My wife and I just bought our first house. I think that we discovered that our dryer vent is going to require some regular maitenence to keep it clean and able to dry our clothes.

When we moved in, we found that the vent opening in our laundry room was absolutely full of lint (solid). I got the vacuum cleaner and sucked up as much as I could and reached up and pulled out some more. When she ran our first load of laundry though, it didn't dry much at all. I went up to the attic and looked in our vent up there and there was more lint but not as much. I'm going to pick up a dryer vent brush today after work but I noticed that it looked like the tape on their vent was very new looking which leads me to think this was something they regularly had to do.

I'm wondering how easy / effective is it to get one of the fans to attach to your vent that will essentially help it along. I can't think of what the fans are called right now though.

  • 2
    How long is the vent? How many turns are in the vent? What material is the vent made of? What is your climate like?
    – Tester101
    Commented Jun 2, 2015 at 14:23
  • 1
    Sounds like a long vent unless your Laundry Room is on the top floor. If any part of it is that horrid corrugated/spiral-wound junk, that's a big problem.
    – Ecnerwal
    Commented Jun 2, 2015 at 15:13
  • @Ecnerwal I agree if the vent is too long it's really hard to deal with.
    – Dano0430
    Commented Jun 2, 2015 at 15:21
  • Does the vent travel through unconditioned space (e.g. an attic, crawlspace, etc.)?
    – Tester101
    Commented Jun 2, 2015 at 15:54
  • My house is a single story house and the vent goes from our laundry room straight up to our attic and then when it comes up through the attic, it angles at around 45 degrees and goes straight out the roof. It is made of metal.
    – JohnN
    Commented Jun 3, 2015 at 0:05

4 Answers 4


They're often called dryer booster fans. They aren't particularly difficult to install, and they are reasonably effective. However, they also have some significant downsides - the fan itself obstructs the the vent pipe, which makes it much more difficult to effectively clean the vent, and it will further reduce airflow and increase lint accumulation should it fail to operate (due to user error or mechanical failure, both of which will occur eventually).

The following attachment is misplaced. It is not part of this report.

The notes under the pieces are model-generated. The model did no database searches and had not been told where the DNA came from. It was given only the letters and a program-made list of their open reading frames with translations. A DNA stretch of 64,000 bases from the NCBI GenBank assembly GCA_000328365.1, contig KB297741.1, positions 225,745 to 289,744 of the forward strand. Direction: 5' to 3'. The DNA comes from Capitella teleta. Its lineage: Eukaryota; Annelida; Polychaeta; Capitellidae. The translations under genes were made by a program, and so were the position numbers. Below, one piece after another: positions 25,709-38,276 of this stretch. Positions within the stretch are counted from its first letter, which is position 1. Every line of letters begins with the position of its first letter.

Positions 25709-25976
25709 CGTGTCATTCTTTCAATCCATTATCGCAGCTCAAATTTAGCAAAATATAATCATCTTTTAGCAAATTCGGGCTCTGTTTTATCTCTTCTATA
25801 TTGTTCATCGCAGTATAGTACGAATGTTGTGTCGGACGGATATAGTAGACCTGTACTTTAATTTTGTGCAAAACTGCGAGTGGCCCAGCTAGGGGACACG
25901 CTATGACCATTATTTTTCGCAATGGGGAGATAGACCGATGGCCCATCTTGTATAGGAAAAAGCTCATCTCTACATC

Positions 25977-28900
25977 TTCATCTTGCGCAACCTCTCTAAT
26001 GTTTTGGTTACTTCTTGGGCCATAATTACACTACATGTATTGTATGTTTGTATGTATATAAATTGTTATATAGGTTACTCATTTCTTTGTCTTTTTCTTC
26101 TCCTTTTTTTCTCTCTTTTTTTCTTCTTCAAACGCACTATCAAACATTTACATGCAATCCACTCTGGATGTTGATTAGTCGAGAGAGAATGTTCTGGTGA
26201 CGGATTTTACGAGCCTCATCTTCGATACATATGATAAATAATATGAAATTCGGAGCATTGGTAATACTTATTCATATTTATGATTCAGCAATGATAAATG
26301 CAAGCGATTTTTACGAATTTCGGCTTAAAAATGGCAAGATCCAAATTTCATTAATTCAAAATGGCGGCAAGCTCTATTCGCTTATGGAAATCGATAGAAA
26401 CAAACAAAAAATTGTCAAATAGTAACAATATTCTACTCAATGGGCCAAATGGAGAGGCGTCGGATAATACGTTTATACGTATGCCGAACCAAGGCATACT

Installing and running a booster fan would certainly be preferable to your existing situation, but it would be even better to improve the venting to get sufficient airflow without needing a booster.

Any flex duct should be replaced with rigid, smooth wall metal. Turns in the duct work should be minimized, and where they cannot be avoided, use long turn "dryer-ell" bends instead of the standard sharp 90 if possible. Installing a recessed dryer vent box where you connect the dryer can often allow you to connect the dryer with fewer turns in the dryer hose, as well as protecting the dryer hose from crushing damage. The dryer hose should be semi rigid aluminum flex duct; soft foil flex duct or periscope connectors should not be used. Make sure the exterior vent opening in the wall or roof opens widely and is not too restrictive.


Dryer vents need regular maintenance. Period. No one ever does it, of course, which is why every time you buy a new house, you pretty much need to replace the old vent because no one ever cleaned it out.

Ideally, you'd clean the lint out every 6 months or so.

A booster fan can help, but doesn't necessarily eliminate any of the maintenance. Plus, you now have another mechanical device to deal with.

  • A very fair point. I bought a drill brush attachment that is designed to clean the vents.
    – JohnN
    Commented Jun 3, 2015 at 13:15

Check the vent on the outside. The vent on my house had a screen behind the flap, which is not appropriate for a dryer vent but ok for a bathroom fan. Removing the screen fixed the constant clogging behavior in my system.

  • This sound right, occasionally I will see some lint near our dryer vent. Commented Jun 2, 2015 at 19:28

Definitely get the booster fan. We installed one in our old house. It worked quite well.

They cost about $200 and you can pick them up at places like Home Depot.

It sounds like your venting tube is probably very long. The booster fan will help force the gunk out.

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